A Thank You to ALS

Mallory Marrs is a freshman at Hanover College, located in southern Indiana. She is very involved in activities such as Dance Marathon, cross country, and she is the Editor in Chief for the Odyssey Online. She wrote this article in memory of her uncle, who passed away in 2006 after his battle with ALS, and is happy she could honor him in this way.

I decided to do a quick visit home overnight the other day, and I was packing up last-minute items. I was looking over my dresser to make sure I didn’t miss anything, then something red caught my eye. It took me a minute to realize what it was. It was my ALS Association bracelet, with the phrase “never give up” on it. I had to stop for a minute and hold it. I couldn’t think of the last time I wore it or seen it, but it popped up on my dresser as I was packing up to leave for school for a few weeks.

I am a big believer in signs; how objects are placed into our lives at a certain time for a certain reason. I fully believe this bracelet with my motto was placed on my dresser at this time for a reason. The last few weeks of college have been a challenge. I was faced with unexpected disappointments, stress from keeping up with new schoolwork, and the pressure to live up to expectations. While usually, I thrive under these circumstances, the past few weeks had not lived up to my personal expectations and had me feeling like my usual self. Continue reading A Thank You to ALS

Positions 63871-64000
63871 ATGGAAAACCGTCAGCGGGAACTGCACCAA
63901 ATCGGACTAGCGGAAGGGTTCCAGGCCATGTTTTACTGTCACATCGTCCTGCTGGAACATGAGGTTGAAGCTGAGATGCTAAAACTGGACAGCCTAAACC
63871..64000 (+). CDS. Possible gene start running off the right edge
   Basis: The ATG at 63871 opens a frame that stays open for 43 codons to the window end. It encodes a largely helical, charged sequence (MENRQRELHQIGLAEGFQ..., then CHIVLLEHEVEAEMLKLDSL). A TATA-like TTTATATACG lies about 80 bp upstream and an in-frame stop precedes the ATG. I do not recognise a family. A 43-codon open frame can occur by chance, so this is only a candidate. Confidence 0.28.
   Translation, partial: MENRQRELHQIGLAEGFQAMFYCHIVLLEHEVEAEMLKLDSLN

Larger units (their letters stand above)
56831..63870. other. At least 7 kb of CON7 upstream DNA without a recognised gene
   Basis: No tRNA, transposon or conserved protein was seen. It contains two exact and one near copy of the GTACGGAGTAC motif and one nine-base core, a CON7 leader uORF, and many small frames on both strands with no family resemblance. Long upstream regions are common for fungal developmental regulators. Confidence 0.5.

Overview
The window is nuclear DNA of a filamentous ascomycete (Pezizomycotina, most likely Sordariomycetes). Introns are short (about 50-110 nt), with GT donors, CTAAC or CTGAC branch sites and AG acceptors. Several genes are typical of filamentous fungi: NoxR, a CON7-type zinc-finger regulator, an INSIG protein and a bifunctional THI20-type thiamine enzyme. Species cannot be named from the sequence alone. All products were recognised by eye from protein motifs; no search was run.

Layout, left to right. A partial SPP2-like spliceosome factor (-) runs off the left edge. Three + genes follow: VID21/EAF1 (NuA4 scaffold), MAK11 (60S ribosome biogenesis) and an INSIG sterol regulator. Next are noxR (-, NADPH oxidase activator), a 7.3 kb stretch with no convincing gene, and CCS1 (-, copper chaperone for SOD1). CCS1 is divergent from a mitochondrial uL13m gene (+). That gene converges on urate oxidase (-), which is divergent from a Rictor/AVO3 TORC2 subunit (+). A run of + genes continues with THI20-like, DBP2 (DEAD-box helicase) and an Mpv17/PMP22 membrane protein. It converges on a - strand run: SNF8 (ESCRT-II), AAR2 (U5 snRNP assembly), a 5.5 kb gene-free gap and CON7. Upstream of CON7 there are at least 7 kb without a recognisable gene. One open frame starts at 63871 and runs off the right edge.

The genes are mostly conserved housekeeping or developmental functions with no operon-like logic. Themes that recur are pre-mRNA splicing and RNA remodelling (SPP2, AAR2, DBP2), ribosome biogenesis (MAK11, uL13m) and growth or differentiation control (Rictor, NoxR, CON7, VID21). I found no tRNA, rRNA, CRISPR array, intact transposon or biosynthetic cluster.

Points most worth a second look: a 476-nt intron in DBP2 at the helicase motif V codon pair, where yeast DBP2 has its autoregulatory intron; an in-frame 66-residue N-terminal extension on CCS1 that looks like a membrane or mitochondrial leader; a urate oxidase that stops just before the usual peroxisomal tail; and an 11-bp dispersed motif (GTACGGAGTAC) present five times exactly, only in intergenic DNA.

Raising Money and Awareness Through Music

William Gunn is currently the Director of Music at Plymouth Regional High School in New Hampshire where he directs the Concert Band, Jazz Band, Concert Choir, and Chamber Singers. William is a free-lance pianist and also sings regularly with the New Hampshire Master Chorale.

It was almost a year ago that I fell in love with Jane Babin’s poetry.  Her son, a former student of mine, had given me her book Pearls in the Pond a few months after she had passed away after an eleven year battle with ALS (Lou Gehrig’s disease).  I found myself immersed in her poems, lectures, thoughts on life and mortality, and coping with her disease.

In January, I commissioned another former student, a freshman music composition major at Ithaca College, to write a choral piece set to one of Jane’s poem.  Her son was in chorus and band for his entire high school career, so I couldn’t think of a better way to honor her words by setting it to music. Jane’s sisters would often tell me that she loved watching videos of him in the concerts.  In conjunction with this commission, the entire choir has teamed with The ALS Association of Northern New England to raise money and awareness for ALS throughout the semester. Continue reading Raising Money and Awareness Through Music